November 23, 2015
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Unemployment, stress in the workplace, economic difficulties: more and more young Chinese graduates are flocking to monasteries to find "another school of life."
JIAXING — It's already dawn at Xianghai Temple when Lin, 26, goes to the Hall of 10,000 Buddhas for the 5:30 a.m. prayer.
Still half-asleep, the young woman joins the monks in chanting mantras and reciting sacred texts for an hour. Kneeling, she bows three times to Vairocana, also known as the Great Sun Buddha, who dominates the 42-meter-high hall representing the cosmos.
Before grabbing a vegetarian breakfast in the adjacent refectory, monks and devotees chant around the hall to the sound of drums and gongs.
"I resigned last October from the e-commerce company where I had been working for the past two years in Nanjing, and joined the temple in January, where I am now a volunteer in residence," explains the young woman, soberly dressed in black pants and a cream linen jacket.
Located in the city of Jiaxing, over a hundred kilometers from Shanghai, in eastern China, the Xianghai temple is home to some 20 permanent volunteers.
Unlike Lin, most of them only stay for a couple days or a few weeks. But for Lin, who spends most of her free time studying Buddhist texts in the temple library, the change in her life has been radical. "I used to do the same job every day, sometimes until very late at night, writing all kinds of reports for my boss. I was exhausted physically and mentally. I felt my life had no meaning," she says.
Rising rapidly in the hierarchy, Lin's workload grew steadily as the company struggled to cope with the zero-COVID restrictions that were crippling China's economy.
Promised a brilliant career, she eventually resigned and began traveling the country. "But this didn't fulfil my quest for meaning. I ended up seeing this temple was looking for volunteers for the Chinese New Year on the internet," explains the former executive.
While economic uncertainty has prompted many young Chinese to head for stable positions in the civil service and state-owned companies, Lin is one of a growing number of young graduates who, disillusioned or exhausted, have temporarily withdrawn from the job market to reflect on their future.
The economy has begun to show signs of recovery in recent months, following the end of a harsh "zero-COVID" policy. But the recovery remains sluggish, and young people face extraordinary difficulties to find work.
More than one in five young Chinese workers is unemployed, compared to fewer than 10% of Americans and 15% of young Europeans. The urban unemployment rate for 16-24 year-olds reached a new record high in June (21.3%) — so much so that the Chinese authorities decided to stop publishing it.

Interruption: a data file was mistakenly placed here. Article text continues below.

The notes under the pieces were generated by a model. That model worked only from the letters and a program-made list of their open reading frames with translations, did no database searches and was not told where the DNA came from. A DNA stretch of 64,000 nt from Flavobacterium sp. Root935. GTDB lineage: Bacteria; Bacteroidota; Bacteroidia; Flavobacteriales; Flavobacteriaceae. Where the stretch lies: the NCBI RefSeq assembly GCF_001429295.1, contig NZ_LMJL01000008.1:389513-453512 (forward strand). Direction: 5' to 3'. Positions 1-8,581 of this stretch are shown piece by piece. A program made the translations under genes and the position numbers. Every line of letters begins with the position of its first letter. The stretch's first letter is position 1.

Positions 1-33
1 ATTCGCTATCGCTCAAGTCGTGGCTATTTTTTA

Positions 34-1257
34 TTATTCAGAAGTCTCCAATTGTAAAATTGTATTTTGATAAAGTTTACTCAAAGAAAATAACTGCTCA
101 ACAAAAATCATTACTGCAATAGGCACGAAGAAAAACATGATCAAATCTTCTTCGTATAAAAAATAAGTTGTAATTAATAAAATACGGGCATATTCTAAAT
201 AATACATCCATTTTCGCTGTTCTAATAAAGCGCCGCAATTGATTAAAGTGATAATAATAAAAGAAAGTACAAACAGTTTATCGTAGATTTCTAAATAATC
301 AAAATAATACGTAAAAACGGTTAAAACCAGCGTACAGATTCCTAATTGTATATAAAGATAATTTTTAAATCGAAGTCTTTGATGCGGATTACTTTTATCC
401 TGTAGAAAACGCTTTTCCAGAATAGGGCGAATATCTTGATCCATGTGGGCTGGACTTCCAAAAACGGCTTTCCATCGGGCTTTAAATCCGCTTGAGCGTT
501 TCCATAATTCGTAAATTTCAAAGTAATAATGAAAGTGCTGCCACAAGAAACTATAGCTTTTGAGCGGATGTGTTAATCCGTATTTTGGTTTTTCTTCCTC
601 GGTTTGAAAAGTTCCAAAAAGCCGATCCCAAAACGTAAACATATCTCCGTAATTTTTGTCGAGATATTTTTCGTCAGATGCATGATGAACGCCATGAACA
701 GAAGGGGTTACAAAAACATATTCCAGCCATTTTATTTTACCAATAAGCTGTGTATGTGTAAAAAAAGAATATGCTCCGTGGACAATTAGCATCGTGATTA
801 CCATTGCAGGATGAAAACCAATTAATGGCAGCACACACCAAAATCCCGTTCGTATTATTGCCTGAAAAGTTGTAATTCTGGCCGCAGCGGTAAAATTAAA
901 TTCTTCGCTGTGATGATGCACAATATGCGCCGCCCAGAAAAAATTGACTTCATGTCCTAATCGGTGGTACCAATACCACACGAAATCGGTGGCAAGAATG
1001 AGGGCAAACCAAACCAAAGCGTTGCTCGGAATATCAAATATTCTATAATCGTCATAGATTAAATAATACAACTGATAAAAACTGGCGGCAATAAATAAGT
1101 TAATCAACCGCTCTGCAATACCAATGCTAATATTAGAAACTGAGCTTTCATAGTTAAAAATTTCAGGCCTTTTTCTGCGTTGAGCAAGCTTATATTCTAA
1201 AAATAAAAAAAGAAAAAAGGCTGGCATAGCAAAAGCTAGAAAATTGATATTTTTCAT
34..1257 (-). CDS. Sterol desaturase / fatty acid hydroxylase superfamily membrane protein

"For me, the monastery is another school of life."
"Although the Chinese economy is still growing, the recovery of the private economy, which contributes over 80% of urban employment and over 90% of new jobs, is still below expectations, resulting in a reduced capacity to absorb young people new to the job market," explains Zhang Qidi, researcher at the Central University of Finance and Economics in Beijing.
Universities are producing more and more graduates every year, but job offers are currently falling short of demand, or are not in line with the studies these young people have undertaken and the financial investment their families have made. The arrival of 11.6 million graduates on the job market this summer has done nothing to ease the situation. And now, internet giants, once major providers of jobs, are laying off staff and putting the brakes on new hires.
A Chinese man sits cross-legged in the West Wind Temple of Anhui Sheng, China.
Disillusioned by these economic difficulties, young people are flocking to Buddhist and Taoist temples. "The number of bookings for temple visits has been rising since the beginning of the year," says Trip.com. "Bookings in May (days off around Labor Day on May 1) have risen up 98% compared to February."
More than half of all visitors are between the ages of 20 and 40, according to Trip.com's data. The number of visitors aged 20 to 30 has increased almost sixfold compared to 2019, before COVID.
At Jiaxing, Lin attends meditation, calligraphy or Buddhist scripture reading sessions; she takes photos to post on the monastery's WeChat account, cleans the temples, tends to the vegetable garden and helps peel vegetables; on some days, she helps elderly illiterate visitors write blessing messages. "Most people have the impression that temples are just tourist sites or historical monuments. Today, my vision is different: it's human, warm and modern. For me, the monastery is another school of life."
While some, like Lin, immerse themselves in this life for months on end, most come for a weekend to pray and burn incense sticks in the hope of getting into a good school, getting a job or becoming rich.